At the turn of the century, the Y2K bug was a digital concept that shone a spotlight on our utter dependence on technology. The bug, if it were true, was said to threaten our very way of living. Relying on their supposed “date of manufacture”, it was believed at the time that computers and electrical appliances would become confused about their role when the calendar shifted to 1st January 2000 as they could not comprehend their resetting time stamp in their little microchip brains. Planes were to fall from the sky, they said, microwaves were to explode and nuclear power plants to meltdown.
Of course, none of it was true, but a mere 15 years on from scare of Y2K, it seems we have become ever more reliant of our smart gadgets. Our everyday lives revolve around our computers, smartphones and smart homes.
For some people, opening the doors to technology and innovation is a wonderful thing. Robots doing the jobs you hate, the convenience of voice-controlled appliances catering to your every wish and having control of everything at the touch of a smartphone app. When done right, it is indeed an exciting way to live. However, there are those who view the impending growth of the Internet of Things, including the rise of home automation and smart homes, as a one-way track towards a dystopian future where man no longer controls the world around him.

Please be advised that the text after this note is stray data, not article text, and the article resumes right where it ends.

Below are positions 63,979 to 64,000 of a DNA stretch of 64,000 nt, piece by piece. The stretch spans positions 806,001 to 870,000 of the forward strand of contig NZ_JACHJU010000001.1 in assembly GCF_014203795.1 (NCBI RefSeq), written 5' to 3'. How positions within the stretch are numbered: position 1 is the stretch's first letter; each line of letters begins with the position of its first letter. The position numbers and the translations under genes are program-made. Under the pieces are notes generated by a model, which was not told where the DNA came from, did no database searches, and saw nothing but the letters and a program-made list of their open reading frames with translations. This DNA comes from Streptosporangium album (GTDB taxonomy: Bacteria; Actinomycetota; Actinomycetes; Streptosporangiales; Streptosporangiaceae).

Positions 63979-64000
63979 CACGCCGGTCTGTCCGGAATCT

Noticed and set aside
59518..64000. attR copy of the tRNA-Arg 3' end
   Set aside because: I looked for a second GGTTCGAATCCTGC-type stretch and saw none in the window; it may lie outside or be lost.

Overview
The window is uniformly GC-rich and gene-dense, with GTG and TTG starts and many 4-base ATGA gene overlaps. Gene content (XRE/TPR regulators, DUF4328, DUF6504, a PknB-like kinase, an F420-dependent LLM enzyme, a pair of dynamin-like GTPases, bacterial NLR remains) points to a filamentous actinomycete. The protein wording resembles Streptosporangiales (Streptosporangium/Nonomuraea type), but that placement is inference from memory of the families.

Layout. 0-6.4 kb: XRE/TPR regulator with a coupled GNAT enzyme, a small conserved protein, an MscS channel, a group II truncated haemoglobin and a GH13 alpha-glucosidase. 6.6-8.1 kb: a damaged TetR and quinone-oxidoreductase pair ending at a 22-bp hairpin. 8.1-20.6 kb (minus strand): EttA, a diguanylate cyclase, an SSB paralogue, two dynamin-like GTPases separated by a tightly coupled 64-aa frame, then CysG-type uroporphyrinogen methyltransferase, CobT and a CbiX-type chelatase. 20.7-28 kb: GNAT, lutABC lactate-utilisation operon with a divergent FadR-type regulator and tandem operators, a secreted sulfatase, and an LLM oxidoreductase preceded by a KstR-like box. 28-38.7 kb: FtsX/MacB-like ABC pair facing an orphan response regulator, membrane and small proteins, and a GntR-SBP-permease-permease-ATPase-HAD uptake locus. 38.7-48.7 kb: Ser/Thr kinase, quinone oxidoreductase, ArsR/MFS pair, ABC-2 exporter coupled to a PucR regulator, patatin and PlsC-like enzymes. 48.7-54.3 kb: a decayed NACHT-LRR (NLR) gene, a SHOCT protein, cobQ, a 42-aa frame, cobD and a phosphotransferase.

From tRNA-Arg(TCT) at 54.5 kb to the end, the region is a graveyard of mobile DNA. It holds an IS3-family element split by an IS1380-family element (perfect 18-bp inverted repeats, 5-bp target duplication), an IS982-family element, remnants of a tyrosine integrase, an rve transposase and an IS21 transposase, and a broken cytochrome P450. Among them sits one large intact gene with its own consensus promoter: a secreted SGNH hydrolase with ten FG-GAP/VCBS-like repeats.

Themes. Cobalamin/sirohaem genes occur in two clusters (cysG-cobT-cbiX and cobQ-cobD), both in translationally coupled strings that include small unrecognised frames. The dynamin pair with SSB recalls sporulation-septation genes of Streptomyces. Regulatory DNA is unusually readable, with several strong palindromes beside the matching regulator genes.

And so is the premise for Hugo Cierzniak’s cute but cautionary animated short film ‘Dip N’ Dance’.
The video begins with the bona fide quote from the movie, Fightclub: “Things you own, end up owning you” and tells the story of a self-obsessed middle aged man whose home is completely automated.
He loves his instantaneous home automation devices that cater to his every whim from lighting up a room to showering and shaving. The egotistical character instructs his smart home to close doors, turn on lights and display portraits with a simple whistle, a click or a snap of his fingers.
Sounds like heaven? He thinks so, until things start to go wrong.
Whilst showering in his smart shower, his smart radio malfunctions. In his attempt to fix it, the smart appliance gives him a powerful electric shock that transfers the power of ‘automation’ to his body. Essentially, the roles of ownership become reversed and now the smart radio (and the music it plays) has total control over his movements. It is he who has become the automated appliance, bending to the whim and wishes of his smart radio. Things you own, end up owning you. The resulting destruction of his smart house is both amusing and satirical, showing the perils of our reliance on technology.
On a serious note, the smart home industry has so much potential in the next few years. Every time we turn around there is a new gadget to make our lives faster, simpler, and better – be it a smart watch, a smart desk or an intelligent thermostat. Most of us appreciate the benefits that these devices, however there is always the question, how much can we safely rely on technology before we are completely dependent?